However, in most cases, threat actors and malware strains with propagation features install additional malware after successfully logging into SSH servers. For example, the following image displays commands that Kinsing, a CoinMiner targeting cloud-based Linux platforms, use during the self-propagation process after logging into a remote system. [7]

Figure 4. Kinsing’s propagation commands

AhnLab EDR detects the execution of suspicious commands through SSH services as a threat and helps administrators notice it in advance.

Figure 5. Detection logs of suspicious command executed through the SSH service

3. Lateral Movement Attack Using SSH Services

While it is possible to use a password when logging into a Linux server using SSH, using an SSH key allows users to log in without entering a password. An SSH key pair (public/private keys) is created for this purpose. The public SSH key must be installed in the Linux server to log in. Once the public key is installed in the Linux server, the generated private key can be used afterward to log in from the client to the server without needing a password.

Kinsing malware takes advantage of this feature and uses it for lateral movement attacks. The “” script which is the propagation module of Kinsing is responsible for propagation based on the SSH access log and key files saved in the infected system. It collects the host, access port, user, and key files from the following files before using a loop statement to log in. Once successful, curl and wget is used to transmit a command to download and execute the aforementioned downloader script.

Collected InformationCollection Targets
Host List“*/.ssh/config”, “*/.bash_history”, “/etc/hosts”, “*/.ssh/known_hosts”, and “processes using port 22”
SSH Port“*/.bash_history”
User List“*/.ssh/id_rsa” and “*/.bash_history”
Keys“*/id_rsa”, “*/.ssh/config”, “*/.bash_history”, and “*/*.pem”
Table 1. Targets of information collection for SSH propagation
Figure 6. The script responsible for SSH propagation

When there is a behavior of a file reading a system log file and SSH key file to propagate itself to another system, AhnLab EDR detects it as a threat so that administrators can identify the cause and respond appropriately.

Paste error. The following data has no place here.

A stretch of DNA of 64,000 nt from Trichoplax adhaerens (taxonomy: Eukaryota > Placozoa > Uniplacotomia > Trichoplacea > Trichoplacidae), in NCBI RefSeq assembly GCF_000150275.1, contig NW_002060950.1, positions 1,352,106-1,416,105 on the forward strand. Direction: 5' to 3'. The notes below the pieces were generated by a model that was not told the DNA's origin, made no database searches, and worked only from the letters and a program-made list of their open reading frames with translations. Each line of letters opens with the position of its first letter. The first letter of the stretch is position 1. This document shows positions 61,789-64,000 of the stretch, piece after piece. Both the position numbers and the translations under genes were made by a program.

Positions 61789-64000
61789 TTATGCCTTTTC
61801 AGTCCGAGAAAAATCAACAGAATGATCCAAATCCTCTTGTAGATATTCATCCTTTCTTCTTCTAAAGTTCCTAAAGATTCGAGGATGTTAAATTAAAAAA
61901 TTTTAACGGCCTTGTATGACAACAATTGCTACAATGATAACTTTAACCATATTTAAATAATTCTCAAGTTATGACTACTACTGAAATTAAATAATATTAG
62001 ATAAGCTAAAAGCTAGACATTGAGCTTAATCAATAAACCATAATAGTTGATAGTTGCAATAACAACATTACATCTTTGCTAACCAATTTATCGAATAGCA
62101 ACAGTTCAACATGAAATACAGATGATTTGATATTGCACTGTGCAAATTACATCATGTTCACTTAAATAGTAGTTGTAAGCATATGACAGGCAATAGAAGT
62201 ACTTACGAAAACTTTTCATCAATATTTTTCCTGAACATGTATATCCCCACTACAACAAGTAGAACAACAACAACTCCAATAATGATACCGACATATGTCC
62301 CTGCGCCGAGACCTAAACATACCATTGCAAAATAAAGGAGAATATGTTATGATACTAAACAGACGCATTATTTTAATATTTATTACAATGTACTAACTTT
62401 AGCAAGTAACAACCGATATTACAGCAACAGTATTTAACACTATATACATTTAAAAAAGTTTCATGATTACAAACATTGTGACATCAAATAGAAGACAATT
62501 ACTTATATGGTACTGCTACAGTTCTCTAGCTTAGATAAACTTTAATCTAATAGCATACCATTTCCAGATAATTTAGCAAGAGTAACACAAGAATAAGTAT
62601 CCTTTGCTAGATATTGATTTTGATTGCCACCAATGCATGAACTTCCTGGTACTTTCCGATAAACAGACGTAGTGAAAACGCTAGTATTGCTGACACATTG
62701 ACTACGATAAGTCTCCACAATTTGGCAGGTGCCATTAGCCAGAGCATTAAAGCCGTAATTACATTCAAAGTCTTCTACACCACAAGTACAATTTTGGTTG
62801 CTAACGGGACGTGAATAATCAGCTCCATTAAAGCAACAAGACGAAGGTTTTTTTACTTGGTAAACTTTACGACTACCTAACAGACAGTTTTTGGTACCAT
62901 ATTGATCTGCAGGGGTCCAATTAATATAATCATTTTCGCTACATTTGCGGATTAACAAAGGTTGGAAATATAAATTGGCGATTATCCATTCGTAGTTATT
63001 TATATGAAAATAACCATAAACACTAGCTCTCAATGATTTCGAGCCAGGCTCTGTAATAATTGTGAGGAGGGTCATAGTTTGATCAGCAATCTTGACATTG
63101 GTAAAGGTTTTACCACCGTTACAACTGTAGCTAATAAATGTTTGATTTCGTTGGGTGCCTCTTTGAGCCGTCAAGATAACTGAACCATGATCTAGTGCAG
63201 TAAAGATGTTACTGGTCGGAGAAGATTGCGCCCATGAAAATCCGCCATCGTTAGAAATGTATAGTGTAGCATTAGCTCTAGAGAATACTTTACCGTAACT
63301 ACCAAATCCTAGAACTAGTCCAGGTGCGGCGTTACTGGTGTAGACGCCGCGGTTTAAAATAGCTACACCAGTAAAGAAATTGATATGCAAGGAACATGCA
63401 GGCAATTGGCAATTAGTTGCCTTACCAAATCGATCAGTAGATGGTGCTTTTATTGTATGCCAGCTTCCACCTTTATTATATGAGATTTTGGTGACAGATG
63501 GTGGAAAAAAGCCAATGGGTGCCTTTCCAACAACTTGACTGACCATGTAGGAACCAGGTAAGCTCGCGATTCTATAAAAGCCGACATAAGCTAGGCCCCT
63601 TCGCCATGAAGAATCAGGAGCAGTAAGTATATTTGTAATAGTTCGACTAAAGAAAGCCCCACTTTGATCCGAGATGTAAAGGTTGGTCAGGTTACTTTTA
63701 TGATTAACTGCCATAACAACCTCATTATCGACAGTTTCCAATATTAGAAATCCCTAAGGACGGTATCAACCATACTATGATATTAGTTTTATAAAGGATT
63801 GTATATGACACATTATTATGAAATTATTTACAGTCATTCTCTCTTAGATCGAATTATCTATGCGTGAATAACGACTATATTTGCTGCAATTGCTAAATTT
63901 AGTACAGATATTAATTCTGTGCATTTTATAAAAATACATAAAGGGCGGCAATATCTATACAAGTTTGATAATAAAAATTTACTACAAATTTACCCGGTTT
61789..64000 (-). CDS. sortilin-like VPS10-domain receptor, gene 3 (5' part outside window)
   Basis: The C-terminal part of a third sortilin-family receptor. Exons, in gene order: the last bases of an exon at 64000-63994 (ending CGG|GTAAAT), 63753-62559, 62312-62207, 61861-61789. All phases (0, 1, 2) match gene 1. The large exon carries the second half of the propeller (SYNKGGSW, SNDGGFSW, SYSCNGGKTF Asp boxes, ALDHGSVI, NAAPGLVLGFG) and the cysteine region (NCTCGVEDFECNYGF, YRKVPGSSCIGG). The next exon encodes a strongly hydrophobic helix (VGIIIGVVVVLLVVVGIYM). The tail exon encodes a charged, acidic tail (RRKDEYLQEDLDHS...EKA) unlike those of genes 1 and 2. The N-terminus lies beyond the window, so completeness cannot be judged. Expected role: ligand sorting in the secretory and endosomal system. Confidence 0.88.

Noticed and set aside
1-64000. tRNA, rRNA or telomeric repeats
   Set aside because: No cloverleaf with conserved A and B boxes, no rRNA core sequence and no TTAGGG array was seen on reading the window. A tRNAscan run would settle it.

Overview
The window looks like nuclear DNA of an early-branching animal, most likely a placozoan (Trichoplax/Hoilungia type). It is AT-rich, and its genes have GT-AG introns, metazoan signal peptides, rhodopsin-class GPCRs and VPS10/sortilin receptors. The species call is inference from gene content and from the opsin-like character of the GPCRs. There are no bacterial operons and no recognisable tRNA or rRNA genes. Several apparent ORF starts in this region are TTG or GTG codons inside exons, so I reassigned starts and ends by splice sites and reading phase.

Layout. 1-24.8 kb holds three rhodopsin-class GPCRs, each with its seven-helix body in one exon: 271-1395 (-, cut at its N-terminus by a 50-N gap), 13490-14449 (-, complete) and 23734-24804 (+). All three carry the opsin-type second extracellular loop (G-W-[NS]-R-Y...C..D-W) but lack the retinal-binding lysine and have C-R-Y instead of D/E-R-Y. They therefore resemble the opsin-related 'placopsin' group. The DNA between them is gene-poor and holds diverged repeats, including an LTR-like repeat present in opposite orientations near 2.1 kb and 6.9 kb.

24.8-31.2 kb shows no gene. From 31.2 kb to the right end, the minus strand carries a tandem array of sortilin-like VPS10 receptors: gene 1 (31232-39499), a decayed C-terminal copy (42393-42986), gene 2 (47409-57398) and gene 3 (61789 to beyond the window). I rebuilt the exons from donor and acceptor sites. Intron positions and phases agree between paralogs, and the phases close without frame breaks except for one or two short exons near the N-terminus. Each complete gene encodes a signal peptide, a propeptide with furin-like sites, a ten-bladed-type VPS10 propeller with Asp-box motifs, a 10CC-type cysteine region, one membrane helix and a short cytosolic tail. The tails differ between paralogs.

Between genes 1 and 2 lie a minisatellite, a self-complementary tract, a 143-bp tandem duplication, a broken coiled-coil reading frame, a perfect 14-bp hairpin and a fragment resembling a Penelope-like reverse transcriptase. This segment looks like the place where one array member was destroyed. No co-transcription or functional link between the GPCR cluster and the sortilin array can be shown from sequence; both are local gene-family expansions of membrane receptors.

Figure 7. Detection logs of the behavior of reading a history file to obtain the user input record

4. Conclusion

Attack campaigns on poorly managed Linux SSH servers have been occurring persistently for quite some time. Threat actors can obtain control over the system through brute force or dictionary attacks and can install malware such as ransomware and CoinMiners or steal information.

As such, administrators should use passwords that are difficult to guess for their accounts and change them periodically to protect the Linux server from brute force attacks and dictionary attacks and update to the latest patch to prevent vulnerability attacks. They should also use security programs such as firewalls for servers that are accessible from the outside to restrict access from threat actors.

AhnLab EDR detects the initial infiltration stage of brute force and dictionary attacks, the behavior of executing suspicious commands through the SSH service, and abusing the SSH service for lateral movement as threats. Based on the detection, administrators can identify the cause and respond appropriately. Even after being exposed to an attack, they can also review the evidentiary data on the threat actor from the affected system needed to investigate the infiltration incident.

Behavior Detection
– CredentialAccess/EDR.BruteForce.M11571
– InitialAccess/EDR.Event.M11567
– Infostealer/EDR.Shell.M11231

AhnLab EDR protects the endpoint environment by delivering behavioral detection, advanced analysis, holistic visibility, and proactive threat hunting. For more information about the product, please visit our official website.